Lesbian attorney Valerie Vie is in a crowded race for the Georgia House. But her ability to work across party lines has helped her make progress on issues Vie hopes to champion at the State Capitol and makes her stand out in a six-person race.
“I’m going to work for the people,” Vie said.
An attorney by trade, Vie spoke with Project Q Atlanta about her people-centered approach to her campaign and the issues she wants to champion. Vie has served as president of the Douglas County Bar Association and has worked in her community – her law offices are in Douglasville – addressing issues including homelessness and youth truancy.
“I was elected the first African-American Bar president in Douglas County. Now, I’m a Democrat, the majority of the Bar in Douglas County is Republican,” Vie said, noting that her ties have helped her garner donations across party lines.
Vie is one of six candidates running to replace Rep. LaDawn Blackett Jones in District 62. The district includes portions of East Point, College Park, Douglasville and Union City, and Fulton and Douglas counties. And with the all-Democratic effort to elect a new state representative, the May 24 primary and a likely July 26 runoff will decide the race.
Jones announced she would not seek re-election in March 2015. Since then, two LGBT candidates – Vie and Rafer Johnson – along with William K. Boddie Jr., Larry Perkins Jr., Aaron Johnson and Joshua B. Butler IV have qualified to run for the seat.
Vie said that being an out lesbian candidate has come with little feather ruffling.
“I’m out. I’m clearly out,” Vie said. “Everyone knows that I am a lesbian female. But it just, I guess it’s not what they need me for, so it’s not important.”
If Vie wins, she will join three other openly LGBT lawmakers at the State Capitol – Reps. Karla Drenner, Keisha Waites and Park Cannon. But she would also join a shrinking pool of attorney legislators.
Lawyers are becoming rare in Georgia’s General Assembly, as well as state legislatures around the country. Nationally, their presence has declined from about 22 percent of state legislators to 10 percent over the past 40 years. In Georgia, about 15 percent of House and Senate members are lawyers.
Although legal counsel is available to draft legislation and navigate tough questions, important committees, like Judiciary, often rely on the expertise of a mostly-lawyer committee to navigate the “mays” and “shalls” of legislation. And Vie said her legal background will help allow her to see through legislation that appears to be harmless but in fact could have an uneven impact on different groups of people – an issue she’s dealt with in court.
“In my legal background, there has been a lot of face neutral legislation, but it has a discriminatory impact. I believe I can use that experience when we are writing things that look OK, and then we have problems down the road,” Vie said.
Vie also said she opposes the slate of “religious freedom” measures that consumed lawmakers this session. One of the anti-LGBT bills, House Bill 757, was approved by the House and Senate and was sparking a national backlash before Gov. Nathan Deal vetoed it on March 28.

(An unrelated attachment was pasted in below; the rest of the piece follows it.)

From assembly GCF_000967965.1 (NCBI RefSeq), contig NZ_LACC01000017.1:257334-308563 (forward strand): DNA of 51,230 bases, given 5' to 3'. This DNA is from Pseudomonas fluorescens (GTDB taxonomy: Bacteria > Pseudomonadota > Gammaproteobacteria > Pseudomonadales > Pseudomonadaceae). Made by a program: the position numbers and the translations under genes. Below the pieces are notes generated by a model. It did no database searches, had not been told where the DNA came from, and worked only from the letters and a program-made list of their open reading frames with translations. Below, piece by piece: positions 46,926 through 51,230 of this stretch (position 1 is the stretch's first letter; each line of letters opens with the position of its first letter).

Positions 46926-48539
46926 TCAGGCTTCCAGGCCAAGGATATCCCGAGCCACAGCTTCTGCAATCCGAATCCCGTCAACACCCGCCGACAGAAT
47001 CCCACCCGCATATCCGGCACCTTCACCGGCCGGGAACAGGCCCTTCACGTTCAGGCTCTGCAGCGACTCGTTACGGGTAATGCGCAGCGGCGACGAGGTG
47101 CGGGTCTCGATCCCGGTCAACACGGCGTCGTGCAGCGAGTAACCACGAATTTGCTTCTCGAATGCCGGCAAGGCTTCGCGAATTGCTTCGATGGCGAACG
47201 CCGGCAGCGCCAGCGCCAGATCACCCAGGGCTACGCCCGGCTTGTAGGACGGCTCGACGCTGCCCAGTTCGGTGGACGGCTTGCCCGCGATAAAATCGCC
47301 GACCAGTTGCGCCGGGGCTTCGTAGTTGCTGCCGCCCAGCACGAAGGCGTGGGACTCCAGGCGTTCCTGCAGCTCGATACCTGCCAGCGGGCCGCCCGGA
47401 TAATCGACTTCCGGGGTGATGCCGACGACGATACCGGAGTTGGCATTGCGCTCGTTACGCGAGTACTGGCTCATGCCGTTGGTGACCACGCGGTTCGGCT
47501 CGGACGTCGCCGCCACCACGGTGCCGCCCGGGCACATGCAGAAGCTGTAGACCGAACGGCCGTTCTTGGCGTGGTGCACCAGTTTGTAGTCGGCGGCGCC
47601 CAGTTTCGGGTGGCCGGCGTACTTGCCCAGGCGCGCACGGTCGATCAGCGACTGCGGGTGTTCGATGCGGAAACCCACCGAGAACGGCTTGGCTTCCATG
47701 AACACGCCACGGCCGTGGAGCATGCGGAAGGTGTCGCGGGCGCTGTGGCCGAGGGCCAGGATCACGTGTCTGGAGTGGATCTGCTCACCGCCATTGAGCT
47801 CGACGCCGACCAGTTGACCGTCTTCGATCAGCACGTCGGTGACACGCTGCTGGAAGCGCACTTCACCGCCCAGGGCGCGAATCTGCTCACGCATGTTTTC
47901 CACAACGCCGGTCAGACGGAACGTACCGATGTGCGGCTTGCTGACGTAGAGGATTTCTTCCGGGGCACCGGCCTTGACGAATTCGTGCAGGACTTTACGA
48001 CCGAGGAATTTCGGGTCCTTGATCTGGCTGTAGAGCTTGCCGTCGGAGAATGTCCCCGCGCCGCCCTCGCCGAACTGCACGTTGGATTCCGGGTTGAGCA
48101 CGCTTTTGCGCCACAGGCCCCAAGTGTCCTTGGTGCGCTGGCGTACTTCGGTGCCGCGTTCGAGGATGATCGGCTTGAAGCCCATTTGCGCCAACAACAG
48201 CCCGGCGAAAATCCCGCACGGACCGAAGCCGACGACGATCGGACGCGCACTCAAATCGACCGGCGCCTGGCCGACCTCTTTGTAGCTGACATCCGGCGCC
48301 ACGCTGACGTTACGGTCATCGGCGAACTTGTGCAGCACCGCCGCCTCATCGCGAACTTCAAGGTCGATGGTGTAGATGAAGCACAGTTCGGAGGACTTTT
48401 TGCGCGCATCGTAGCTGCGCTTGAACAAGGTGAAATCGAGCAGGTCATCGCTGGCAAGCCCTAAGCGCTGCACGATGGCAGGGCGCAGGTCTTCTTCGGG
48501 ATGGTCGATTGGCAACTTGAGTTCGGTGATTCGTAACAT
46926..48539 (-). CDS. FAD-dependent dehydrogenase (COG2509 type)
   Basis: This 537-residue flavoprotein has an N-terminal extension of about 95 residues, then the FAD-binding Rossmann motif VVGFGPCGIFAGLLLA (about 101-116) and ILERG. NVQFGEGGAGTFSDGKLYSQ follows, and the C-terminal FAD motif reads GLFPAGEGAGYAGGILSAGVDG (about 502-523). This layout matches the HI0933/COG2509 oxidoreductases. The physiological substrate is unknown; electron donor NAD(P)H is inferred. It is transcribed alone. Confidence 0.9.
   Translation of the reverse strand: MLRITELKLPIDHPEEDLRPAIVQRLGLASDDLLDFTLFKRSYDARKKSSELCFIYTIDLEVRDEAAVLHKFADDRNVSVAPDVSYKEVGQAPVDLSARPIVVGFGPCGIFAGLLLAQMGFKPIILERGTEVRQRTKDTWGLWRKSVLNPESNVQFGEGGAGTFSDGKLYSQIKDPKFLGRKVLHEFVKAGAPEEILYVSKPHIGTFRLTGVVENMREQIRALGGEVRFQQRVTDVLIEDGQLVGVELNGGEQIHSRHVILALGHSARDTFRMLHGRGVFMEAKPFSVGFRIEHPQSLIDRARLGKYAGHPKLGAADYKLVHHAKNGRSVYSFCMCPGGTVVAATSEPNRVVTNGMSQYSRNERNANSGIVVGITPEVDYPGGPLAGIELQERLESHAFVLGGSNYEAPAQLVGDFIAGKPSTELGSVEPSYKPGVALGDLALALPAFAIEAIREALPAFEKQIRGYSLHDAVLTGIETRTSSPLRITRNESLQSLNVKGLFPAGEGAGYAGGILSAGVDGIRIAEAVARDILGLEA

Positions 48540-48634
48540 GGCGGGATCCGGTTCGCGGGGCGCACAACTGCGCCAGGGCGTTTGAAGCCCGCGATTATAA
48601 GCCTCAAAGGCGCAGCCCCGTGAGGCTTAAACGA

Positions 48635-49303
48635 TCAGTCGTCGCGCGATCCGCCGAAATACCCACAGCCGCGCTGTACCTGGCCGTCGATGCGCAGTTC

“I don’t believe in discriminating against people for any reason,” Vie said.
'I want to make Georgia a better place'
Cityhood is a hot issue in South Fulton and Vie said she is committed to representing the will of the residents in the area.
“I have knocked on a lot of doors in my district ... but when I knock on the doors of unincorporated South Fulton, you’d be surprised if I knock on three sets of doors, I’m gonna get three answers,” Vie said.
“I have really tried to bridge the gap, to say ‘I am going to do what you all want me to do, irrespective of how I feel’,” Vie said.
The cityhood legislation passed the Senate after Sen. Donzella James, an Atlanta Democrat, traded her vote on a controversial measure in order for a vote on the cityhood bill. It ultimately passed out of both chambers and was recently signed by Deal, which means voters will face the question of creating the new city on the November ballot.
In trade, James voted for legislation that eliminated the independence of the Judicial Qualifications Commission (JQC), the agency that oversees ethics complaints for judges. Deal later signed it into law.
Also on the ballot in November is Deal’s Opportunity School District, which allows the state to take temporary control of failing schools. Vie, whose mother was an educator, said she opposes the measure.
“That will be on the ballot and a lot of people aren’t even aware of it when I knock on doors,” Vie said.
“Education to me is paramount. Opportunity School Districts are just like the educational system,” she added. “If you put it in impoverished areas, or families that don’t have as much, it’s not going to be successful.”
Minimum wage and Medicaid expansion are two other big issues Vie said are critically important to District 62 and the state, arguing that “it’s going to hold us back” if Georgia is not able to attract and retain “a certain caliber worker.”
Vie’s fundraising efforts – she’s raised $23,273.41, according to financial disclosure statements filed in April – leaves her trailing two other candidates. Boddie and Rafer Johnson have both garnered over $55,000 in contributions. But Vie has the most cash on hand with $18,688.58. Boddie has $16,506.24 remaining and Rafer Johnson has $12,326.67 cash on hand.
Aaron Johnson has raised $20,035.18 so far, and has $9,260.38 left. The other two candidates – Perkins and Butler – have barely visible campaigns and no reported contributions.
View said her goal as a state lawmaker, if elected, is pretty simple.
“I want to make Georgia a better place. Now I’m going to represent the constituents of District 62, but when I get down to legislating, I will make decisions that affect all of Georgians,” Vie said.